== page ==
“What do you expect from Burning Man?” our friends asked us, in the slightly worried tones of people getting ready to dispel any wildly-wrong expectations that we might have.
“Don't know,” we said, shrugging.
”but it’ll be interesting.”
I had my own soundbite summary ready to explain the concept to anyone who knew even less about it than I did.
“It looks like what you’d get if Mad Max had an Etsy store.” I still believe this is an accurate description, but it is, I will admit, a little superficial.
During our time in Black Rock City, some of our campmates tried to come up with their own summaries.
“It’s an entire city devoted to having fun,” said Dr. C.
“If you think about it, that makes it pretty unique.” Another campmate had a different description.
“It’s as if a bunch of gay boys decided to throw the best party ever, and we all got invited along,” he suggested. There was certainly a persistent quality of fabulousness to much of the proceedings, but that’s only one aspect of the thing. Later, he offered another observation:
“Burning Man is all about determining the limits of what's practical, and then pushing it just a little bit farther.”
Back in ‘the default world’ (as Burners like to call it), mention of Burning Man is often greeted with eye-rolls. Burners are seen as latter-day hippies, mostly harmless, sometimes tiresome. Like vegans, atheists and cross-fitters, they have the reputation of injecting their pet obsession into every conversation. Burning Man itself is seen as some kind of quirky, silly, colorful, rather self-indulgent boondoggle for well-off weirdos who like to dress their fondness for drugs and debauchery up in a kind of cultish mystique. There's nothing really objectionable about it – unless you have the misfortune to get cornered at a party by someone who won't stop talking about their life on ‘the playa’ – but there's no reason to take it too seriously.
People do take it seriously. A number of our campmates were among those for whom the annual event is a pivotal part of their lives. More than just a rather particular kind of enjoyment, Burning Man offers them community, it offers them a place to scratch their creative itches, and it offers them the chance to be a part of and to contribute to something bigger than themselves.
That last part is particularly important. One thing that became clear to me very quickly was that while Burning Man might look self-indulgent, it depends for its very existence on people who aren’t simply there to have a good time, but who are willing to expend huge amounts of their time, energy and money to making it all happen. Volunteerism is written into the event’s DNA at a fundamental level. Every minute you spend there, you’re enjoying the benefit of other people’s intellectual, creative, financial and physical investment. Take that away, re-imagine Burning Man as a purely commercial venture, and you’d probably get something more like the Fyre Festival.
So you have a huge event – for all its ephemerality, Black Rock City is now briefly home to more than 70,000 people each year –– that works and only works because people come together as a community to make it happen. I’d call that interesting.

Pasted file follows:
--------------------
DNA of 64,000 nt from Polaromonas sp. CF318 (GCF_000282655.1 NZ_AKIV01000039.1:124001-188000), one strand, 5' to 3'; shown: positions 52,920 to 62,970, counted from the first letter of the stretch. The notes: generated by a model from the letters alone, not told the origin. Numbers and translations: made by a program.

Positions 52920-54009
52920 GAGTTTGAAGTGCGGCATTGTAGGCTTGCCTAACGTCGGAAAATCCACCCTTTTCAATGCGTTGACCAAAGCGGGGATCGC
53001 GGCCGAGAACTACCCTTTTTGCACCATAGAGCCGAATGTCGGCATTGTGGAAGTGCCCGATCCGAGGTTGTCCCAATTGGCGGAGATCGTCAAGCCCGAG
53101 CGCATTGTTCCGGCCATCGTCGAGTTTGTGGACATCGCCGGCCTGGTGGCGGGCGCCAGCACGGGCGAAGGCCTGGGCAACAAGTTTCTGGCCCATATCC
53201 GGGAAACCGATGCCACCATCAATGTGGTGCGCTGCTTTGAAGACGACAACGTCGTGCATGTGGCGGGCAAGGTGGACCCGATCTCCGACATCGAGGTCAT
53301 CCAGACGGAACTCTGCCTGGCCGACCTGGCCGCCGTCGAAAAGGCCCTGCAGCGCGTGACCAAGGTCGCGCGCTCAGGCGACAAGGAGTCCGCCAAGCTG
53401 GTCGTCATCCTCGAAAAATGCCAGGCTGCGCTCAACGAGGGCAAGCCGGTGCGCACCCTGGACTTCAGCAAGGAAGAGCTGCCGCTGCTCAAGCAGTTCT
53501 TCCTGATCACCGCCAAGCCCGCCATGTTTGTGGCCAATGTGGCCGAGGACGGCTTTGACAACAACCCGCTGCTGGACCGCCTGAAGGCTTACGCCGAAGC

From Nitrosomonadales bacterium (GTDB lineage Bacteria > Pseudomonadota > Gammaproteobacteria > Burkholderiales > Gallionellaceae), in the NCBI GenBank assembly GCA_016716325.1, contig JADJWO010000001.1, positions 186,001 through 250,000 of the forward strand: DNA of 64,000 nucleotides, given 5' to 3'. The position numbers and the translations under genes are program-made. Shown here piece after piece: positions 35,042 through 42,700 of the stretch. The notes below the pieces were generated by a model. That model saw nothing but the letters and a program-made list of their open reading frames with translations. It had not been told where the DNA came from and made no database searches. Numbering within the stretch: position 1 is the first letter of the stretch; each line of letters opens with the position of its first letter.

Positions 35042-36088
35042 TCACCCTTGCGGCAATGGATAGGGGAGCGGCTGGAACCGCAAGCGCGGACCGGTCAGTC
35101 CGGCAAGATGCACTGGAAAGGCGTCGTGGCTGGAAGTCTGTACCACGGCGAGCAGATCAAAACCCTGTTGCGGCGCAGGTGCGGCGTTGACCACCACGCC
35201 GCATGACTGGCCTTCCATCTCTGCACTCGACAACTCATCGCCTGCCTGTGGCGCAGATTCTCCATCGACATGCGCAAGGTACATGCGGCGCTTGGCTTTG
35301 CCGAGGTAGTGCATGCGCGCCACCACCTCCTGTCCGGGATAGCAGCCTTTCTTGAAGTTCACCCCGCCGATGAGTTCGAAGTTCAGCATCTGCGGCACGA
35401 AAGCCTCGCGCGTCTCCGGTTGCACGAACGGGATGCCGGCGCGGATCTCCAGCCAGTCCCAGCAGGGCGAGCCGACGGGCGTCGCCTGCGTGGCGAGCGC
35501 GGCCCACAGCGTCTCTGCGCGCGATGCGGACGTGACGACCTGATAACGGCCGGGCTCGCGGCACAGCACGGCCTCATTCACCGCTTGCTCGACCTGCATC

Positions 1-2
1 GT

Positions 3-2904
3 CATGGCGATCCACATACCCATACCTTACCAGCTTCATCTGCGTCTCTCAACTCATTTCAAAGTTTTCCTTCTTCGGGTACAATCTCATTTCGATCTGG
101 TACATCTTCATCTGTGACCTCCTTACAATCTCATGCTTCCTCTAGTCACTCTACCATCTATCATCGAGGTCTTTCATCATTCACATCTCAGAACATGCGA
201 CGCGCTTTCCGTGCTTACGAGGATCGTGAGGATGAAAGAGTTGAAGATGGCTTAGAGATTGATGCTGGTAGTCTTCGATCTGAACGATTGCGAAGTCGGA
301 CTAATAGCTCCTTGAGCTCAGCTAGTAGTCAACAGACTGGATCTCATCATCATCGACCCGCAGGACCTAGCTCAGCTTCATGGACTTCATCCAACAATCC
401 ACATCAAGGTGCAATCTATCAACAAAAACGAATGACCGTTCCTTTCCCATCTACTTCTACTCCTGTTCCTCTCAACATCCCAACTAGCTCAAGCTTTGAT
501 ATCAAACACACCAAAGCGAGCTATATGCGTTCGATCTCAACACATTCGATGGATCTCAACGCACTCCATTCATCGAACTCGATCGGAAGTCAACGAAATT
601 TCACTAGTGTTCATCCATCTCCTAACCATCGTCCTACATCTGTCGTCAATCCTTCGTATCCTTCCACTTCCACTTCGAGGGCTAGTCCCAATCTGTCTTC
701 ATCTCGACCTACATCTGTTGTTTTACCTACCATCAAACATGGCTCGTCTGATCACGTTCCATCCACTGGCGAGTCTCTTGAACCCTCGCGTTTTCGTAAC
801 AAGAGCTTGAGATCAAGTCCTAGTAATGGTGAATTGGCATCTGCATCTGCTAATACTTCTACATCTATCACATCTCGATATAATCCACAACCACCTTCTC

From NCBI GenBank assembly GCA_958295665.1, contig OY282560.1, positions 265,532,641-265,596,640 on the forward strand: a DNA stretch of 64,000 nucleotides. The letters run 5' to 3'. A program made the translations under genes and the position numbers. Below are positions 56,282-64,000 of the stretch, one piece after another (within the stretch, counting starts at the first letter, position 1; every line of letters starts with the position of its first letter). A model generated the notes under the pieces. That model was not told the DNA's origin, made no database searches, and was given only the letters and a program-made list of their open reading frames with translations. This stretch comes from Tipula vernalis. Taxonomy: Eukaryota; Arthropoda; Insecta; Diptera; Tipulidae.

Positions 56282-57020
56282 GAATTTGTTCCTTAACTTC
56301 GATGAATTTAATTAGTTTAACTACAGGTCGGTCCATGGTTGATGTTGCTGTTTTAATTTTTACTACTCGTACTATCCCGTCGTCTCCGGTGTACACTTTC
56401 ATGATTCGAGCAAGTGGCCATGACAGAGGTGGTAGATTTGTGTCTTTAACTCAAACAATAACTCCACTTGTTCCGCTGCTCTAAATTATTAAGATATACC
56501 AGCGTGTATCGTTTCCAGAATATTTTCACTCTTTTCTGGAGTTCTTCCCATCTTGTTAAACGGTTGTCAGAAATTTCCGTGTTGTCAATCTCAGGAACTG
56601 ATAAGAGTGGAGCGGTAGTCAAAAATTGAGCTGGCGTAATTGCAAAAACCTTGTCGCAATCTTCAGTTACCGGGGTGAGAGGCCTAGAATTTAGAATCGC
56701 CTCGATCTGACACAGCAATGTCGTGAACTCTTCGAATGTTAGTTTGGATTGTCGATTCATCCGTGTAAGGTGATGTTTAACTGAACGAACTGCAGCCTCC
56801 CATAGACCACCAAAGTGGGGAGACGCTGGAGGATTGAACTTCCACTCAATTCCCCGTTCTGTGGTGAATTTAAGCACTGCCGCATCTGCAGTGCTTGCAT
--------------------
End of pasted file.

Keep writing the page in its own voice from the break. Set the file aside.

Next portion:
It’s also an emergent phenomenon. The Burning Man Organization – popularly known as ‘the Borg’ — sets some direction, lays out the city plan, handles the essential logistics and so forth. But that’s about as ’top-down’ as it gets. Much of what happens does so spontaneously, the product of groups and individuals each deciding what contribution they want to make. Nobody plans the eerily beautiful light-show of the night-time playa, for instance. It ‘just happens’, constantly evolving and changing, disparate elements blending into a whole that no one designed or anticipated.
One of my regrets was that I had not fully grasped the importance of making one's own visual contribution to the emergent sightscape. I am not someone who likes playing dress-up, and I planned my wardrobe on a strictly practical basis: survival clothing for a high-altitude alkaline desert where temperatures can run the gamut from below freezing to the low hundreds. But at Burning Man, how you look is a gift that you make to your fellow citizens. Each touch of the fantastic that you add to your outfit adds to the visual wonderland that everyone else sees. Over time, I even came to appreciate the ubiquitous naked old guys – wiry elders, tanned to the color and texture of fine couch leather, insouciantly flaunting their usually-prodigious penises for everyone to see. It’s not that anyone really wanted to see any of that, but they were still a reminder that you were Somewhere Else. In my dusty khaki pants and broad-brimmed hat, I felt I was letting the side down, a blob of the mundane amidst all the mirrored shorts and jumpsuits, the flamboyant steampunk outfits, the rainbow bikinis and the body paint. Participation is about more than just remembering to pick up litter.
Any human construct the size of a city is, to some degree, emergent. City planners can only do so much. But Burning Man pushes that to the logical limit and beyond. It’s a vast colonial organism, whose final form is shaped as much by the collective impact of tens of thousands of points of individual whimsy as it is by any central direction. I found that interesting too.
Something that’s hard to appreciate without seeing it firsthand is the sheer intensity of the creative energy involved. ‘The world’s largest outdoor art gallery’ may not boast so many works that are likely to grace a museum (particularly given the Burner tendency to set fire to everything after a few days). With some exceptions - this year‘s graceful Galaxia temple design comes to mind – the best-loved pieces tend to be quirky rather than spectacular. But the sheer logistical-artistic drive needed to execute them in an environment where even pitching a tent can be a struggle should not be underestimated. For its sheer concentration of genius artist-engineers, Burning Man probably has few rivals.